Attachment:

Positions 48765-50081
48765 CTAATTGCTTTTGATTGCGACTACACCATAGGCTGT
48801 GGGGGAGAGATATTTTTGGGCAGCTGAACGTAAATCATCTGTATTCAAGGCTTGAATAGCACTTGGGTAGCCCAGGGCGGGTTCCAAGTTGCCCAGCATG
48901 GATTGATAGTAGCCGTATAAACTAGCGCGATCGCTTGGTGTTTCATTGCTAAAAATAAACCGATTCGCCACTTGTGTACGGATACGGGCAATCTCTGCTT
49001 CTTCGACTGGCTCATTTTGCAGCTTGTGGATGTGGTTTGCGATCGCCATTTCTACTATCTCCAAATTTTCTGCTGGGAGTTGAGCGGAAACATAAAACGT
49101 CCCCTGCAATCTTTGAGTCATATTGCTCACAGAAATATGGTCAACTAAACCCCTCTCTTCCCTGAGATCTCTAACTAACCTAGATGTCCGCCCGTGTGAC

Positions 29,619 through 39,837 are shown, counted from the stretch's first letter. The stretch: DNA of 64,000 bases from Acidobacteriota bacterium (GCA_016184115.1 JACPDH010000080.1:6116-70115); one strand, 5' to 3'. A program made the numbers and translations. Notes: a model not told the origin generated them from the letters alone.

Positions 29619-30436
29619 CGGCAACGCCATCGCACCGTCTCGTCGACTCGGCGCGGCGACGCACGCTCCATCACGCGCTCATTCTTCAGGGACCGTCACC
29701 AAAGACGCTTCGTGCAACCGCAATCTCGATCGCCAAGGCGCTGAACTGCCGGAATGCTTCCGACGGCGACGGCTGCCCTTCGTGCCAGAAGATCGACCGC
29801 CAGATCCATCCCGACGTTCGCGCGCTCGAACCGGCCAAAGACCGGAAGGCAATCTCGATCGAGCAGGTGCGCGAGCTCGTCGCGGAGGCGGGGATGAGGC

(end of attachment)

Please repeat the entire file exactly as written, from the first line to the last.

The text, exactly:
Positions 48765-50081
48765 CTAATTGCTTTTGATTGCGACTACACCATAGGCTGT
48801 GGGGGAGAGATATTTTTGGGCAGCTGAACGTAAATCATCTGTATTCAAGGCTTGAATAGCACTTGGGTAGCCCAGGGCGGGTTCCAAGTTGCCCAGCATG
48901 GATTGATAGTAGCCGTATAAACTAGCGCGATCGCTTGGTGTTTCATTGCTAAAAATAAACCGATTCGCCACTTGTGTACGGATACGGGCAATCTCTGCTT
49001 CTTCGACTGGCTCATTTTGCAGCTTGTGGATGTGGTTTGCGATCGCCATTTCTACTATCTCCAAATTTTCTGCTGGGAGTTGAGCGGAAACATAAAACGT
49101 CCCCTGCAATCTTTGAGTCATATTGCTCACAGAAATATGGTCAACTAAACCCCTCTCTTCCCTGAGATCTCTAACTAACCTAGATGTCCGCCCGTGTGAC

Positions 29,619 through 39,837 are shown, counted from the stretch's first letter. The stretch: DNA of 64,000 bases from Acidobacteriota bacterium (GCA_016184115.1 JACPDH010000080.1:6116-70115); one strand, 5' to 3'. A program made the numbers and translations. Notes: a model not told the origin generated them from the letters alone.

Positions 29619-30436
29619 CGGCAACGCCATCGCACCGTCTCGTCGACTCGGCGCGGCGACGCACGCTCCATCACGCGCTCATTCTTCAGGGACCGTCACC
29701 AAAGACGCTTCGTGCAACCGCAATCTCGATCGCCAAGGCGCTGAACTGCCGGAATGCTTCCGACGGCGACGGCTGCCCTTCGTGCCAGAAGATCGACCGC
29801 CAGATCCATCCCGACGTTCGCGCGCTCGAACCGGCCAAAGACCGGAAGGCAATCTCGATCGAGCAGGTGCGCGAGCTCGTCGCGGAGGCGGGGATGAGGC